Sunday, 11 March 2018

Sundry Preparations

Let's imagine that we have another killer winter like the one of 1962/63 when the whole country was snowbound from late December to early March. Let's also imagine that as the thaw sets in the pipes start to bust so water becomes a premium commodity.

You, being the responsible soul that you are, have a plentiful supply of canned goods in the house, and you may even have the means to cook if the power goes out. You have stocked up on drinking water and there is a river or canal nearby where you can get water for washing if necessary.

Now then, did you remember to get the sundry items that are needed? So, you have canned foods, but can you wash the pots that you cook them in or have you suddenly realised that you don't have any washing up liquid?  You decide to go to the lavatory and find that the toilet paper is about to run out. You are running out of clean clothes, so tell me how the stock of laundry soap is doing. Come to think of it, is your soap powder designed for a machine or can it also be used for washing clothes by hand? Had you ever thought about investing in a bar of laundry soap, or have you no idea what a bar of laundry soap even is?

You see how it works? You stock up on the big things and the smaller, sundry items get forgotten about. 

Of course, you can stock up on sundries in your emergency cupboard, but that strikes me as a waste of space and money. What I do is always have these items on hand and then go through them so as one gets used, another is purchased to take its place.

Let's take washing up liquid as an example. I live alone so don't need very much, but I still always buy the extra large bottles of the stuff. I always have one bottle in reserve and when the one in use is empty I start using the reserve and then buy another reserve when I next go to the shops.

The same is true of toilet paper. Many people who live solitary lives only buy a pack of two or four rolls, as they think that is all that they need for the month. I take the view that life is simpler if you have goodly supplies of things so I buy a 24 or 36 roll pack and when it becomes half empty I get another one to have in reserve.

What is true of washing up liquid and toilet rolls applies to just about everything that I use in the house, with the result that supplies are almost always in hand. 

Partly this attitude is to do with memories passed down to me of wartime shortages. Partly also to do with my own age since I can remember life before the massive supermarkets when corner shops were the only game in town and sometimes they did run out of supplies. However, I suspect that the main reason is to be found in all those years in Mexico where shortages are a fact of life. The corner shop across the street would run out of soap powder and unlike Britain where shops go to a wholesaler to purchase new supplies, the Mexican ones wait for a truck to make its weekly deliveries. If the delivery is not due for another week, then they would never think to go to the wholesaler themselves, they just sit behind the counter with a look of indifference on their faces. Sorry, we have no soap powder until next week.

So I got into the habit of bypassing the local shops pretty much entirely and driving to a supermarket. Alas, Mexico being what it is, sometimes they had run out of what I wanted and the staff had no idea when the next supplies would arrive. To get around that problem I just began to buy massive quantities of everything for myself and the family. Luckily, we had a very large house, so storage space was not a problem.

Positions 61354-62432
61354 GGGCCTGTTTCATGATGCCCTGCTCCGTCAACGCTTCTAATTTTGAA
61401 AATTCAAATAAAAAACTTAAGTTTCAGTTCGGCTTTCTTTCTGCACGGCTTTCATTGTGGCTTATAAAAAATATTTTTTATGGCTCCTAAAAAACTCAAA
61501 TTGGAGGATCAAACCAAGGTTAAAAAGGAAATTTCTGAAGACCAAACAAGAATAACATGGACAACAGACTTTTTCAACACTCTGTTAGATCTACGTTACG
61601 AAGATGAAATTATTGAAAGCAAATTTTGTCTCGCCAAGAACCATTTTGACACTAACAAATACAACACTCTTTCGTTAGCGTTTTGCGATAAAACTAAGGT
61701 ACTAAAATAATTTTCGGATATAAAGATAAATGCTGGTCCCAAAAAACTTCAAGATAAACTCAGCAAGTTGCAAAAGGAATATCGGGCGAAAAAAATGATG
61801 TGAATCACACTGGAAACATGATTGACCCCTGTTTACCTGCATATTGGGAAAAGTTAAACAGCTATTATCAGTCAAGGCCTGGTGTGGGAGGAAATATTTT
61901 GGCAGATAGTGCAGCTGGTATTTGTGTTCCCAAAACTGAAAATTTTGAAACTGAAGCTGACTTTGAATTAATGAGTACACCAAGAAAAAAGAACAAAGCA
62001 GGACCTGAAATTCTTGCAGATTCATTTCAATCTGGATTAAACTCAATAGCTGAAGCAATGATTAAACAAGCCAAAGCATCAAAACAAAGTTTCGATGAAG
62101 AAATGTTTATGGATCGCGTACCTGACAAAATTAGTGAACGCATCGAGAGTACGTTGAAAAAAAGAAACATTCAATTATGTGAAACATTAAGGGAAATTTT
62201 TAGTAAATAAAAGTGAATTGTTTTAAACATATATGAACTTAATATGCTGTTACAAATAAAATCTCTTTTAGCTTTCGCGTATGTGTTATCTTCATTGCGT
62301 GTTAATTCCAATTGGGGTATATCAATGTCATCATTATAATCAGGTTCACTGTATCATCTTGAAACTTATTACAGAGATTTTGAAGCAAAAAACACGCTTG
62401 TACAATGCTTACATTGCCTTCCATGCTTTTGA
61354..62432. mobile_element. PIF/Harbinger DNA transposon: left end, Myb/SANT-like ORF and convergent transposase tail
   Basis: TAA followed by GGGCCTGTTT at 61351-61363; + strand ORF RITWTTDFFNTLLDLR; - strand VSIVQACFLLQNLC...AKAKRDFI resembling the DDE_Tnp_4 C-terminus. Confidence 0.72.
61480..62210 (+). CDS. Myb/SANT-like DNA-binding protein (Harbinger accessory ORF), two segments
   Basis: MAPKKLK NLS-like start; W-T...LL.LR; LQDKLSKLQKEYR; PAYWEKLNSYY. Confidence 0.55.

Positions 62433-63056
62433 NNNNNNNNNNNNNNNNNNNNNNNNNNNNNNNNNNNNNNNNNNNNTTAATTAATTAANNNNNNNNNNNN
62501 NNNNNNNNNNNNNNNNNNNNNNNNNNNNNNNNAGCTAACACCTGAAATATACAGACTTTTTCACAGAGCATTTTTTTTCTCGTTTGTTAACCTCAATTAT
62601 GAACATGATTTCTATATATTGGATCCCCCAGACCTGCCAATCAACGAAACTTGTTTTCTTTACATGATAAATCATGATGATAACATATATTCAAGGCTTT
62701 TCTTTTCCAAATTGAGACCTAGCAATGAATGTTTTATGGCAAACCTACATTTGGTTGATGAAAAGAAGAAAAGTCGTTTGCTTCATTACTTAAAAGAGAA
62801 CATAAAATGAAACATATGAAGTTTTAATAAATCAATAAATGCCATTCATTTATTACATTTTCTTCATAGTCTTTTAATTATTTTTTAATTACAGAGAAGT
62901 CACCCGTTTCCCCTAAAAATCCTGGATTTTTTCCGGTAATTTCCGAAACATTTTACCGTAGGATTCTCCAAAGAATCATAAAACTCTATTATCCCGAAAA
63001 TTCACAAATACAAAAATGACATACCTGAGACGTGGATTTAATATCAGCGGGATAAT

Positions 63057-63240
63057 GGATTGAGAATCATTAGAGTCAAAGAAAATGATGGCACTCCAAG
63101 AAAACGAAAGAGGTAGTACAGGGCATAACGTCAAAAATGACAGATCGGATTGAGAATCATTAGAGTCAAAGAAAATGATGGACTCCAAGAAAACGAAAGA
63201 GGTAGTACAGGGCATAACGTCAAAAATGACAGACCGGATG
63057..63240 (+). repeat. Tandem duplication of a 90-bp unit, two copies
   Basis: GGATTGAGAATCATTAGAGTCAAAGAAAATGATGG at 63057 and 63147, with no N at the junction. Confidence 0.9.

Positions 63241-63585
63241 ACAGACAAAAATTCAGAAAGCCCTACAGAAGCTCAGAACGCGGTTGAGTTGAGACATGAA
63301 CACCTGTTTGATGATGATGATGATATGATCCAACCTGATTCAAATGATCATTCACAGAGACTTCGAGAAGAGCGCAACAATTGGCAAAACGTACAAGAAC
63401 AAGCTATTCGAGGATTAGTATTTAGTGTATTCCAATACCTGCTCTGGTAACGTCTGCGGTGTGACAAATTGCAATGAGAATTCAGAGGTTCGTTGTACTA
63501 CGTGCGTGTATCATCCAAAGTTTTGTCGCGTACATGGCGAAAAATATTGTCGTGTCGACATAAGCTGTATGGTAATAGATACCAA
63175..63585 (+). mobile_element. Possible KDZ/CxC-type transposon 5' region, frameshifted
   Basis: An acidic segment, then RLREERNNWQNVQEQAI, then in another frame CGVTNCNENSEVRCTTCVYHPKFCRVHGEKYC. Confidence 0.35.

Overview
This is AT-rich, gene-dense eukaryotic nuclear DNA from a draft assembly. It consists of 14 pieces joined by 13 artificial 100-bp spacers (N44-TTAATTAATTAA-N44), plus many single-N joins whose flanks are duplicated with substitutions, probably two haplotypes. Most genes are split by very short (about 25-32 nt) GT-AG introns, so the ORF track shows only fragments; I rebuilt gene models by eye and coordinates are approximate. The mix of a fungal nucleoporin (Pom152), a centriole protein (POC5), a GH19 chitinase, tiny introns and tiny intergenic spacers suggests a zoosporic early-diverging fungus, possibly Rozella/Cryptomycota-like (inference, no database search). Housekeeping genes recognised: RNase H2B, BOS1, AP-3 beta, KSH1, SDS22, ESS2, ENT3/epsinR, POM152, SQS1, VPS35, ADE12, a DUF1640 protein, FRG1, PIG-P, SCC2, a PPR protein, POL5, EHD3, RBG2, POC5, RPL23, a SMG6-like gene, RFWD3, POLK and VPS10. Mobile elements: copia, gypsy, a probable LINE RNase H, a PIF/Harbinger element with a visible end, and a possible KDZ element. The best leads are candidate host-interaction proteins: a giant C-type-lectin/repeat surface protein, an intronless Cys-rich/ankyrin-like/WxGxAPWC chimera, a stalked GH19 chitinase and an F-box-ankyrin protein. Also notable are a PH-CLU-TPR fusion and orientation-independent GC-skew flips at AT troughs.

Back in the UK, it is obvious to me that a sophisticated, computer run, just in time system of distribution will break down because it is run by idiots and will break down at the first sign of bad weather or the like. So I live as I have always lived and keep a thirty day supply of sundries in the house. The difference between the sundries and the emergency store is that the sundries tend to be rotated through on a regular basis.

The exception to that are my backup supplies. I always keep two spare can openers in the house and my can openers are always manually operated, and of very good quality. Both were rather expensive and neither has ever been used, but I will be damned if I will be reduced to opening cans by banging a large screwdriver through the lids with a hammer.

I keep a pack of non-automatic washing powder in the emergency stash. Yes, you can hand wash with automatic powder or liquid, but it is not easy so why bother? The washing powder was cheap and can sit there forever, if necessary. I hope it is never used, but if it is needed, there it is.

Taking up far too much space in the house is a plastic tub that serves no useful purpose whatsoever, but will be needed if the power ever goes out and I need to wash clothes by hand.

By the way, have you figured out what laundry soap bars are yet? You hardly see them in this country, but they are still used in most of the rest of the world. They consist of a bar of very hard soap, about half a pound in weight, and are ideal for camping and the like since they save the need to carry powder. I bought one in Mexico and brought it home with me for my stash, but then lent it to a Guatemalan lady who begged it from me. Needless to say, women being women, she has never replaced it, so Maria Teresa if you are reading this, when can I expect my replacement bar of laundry soap?

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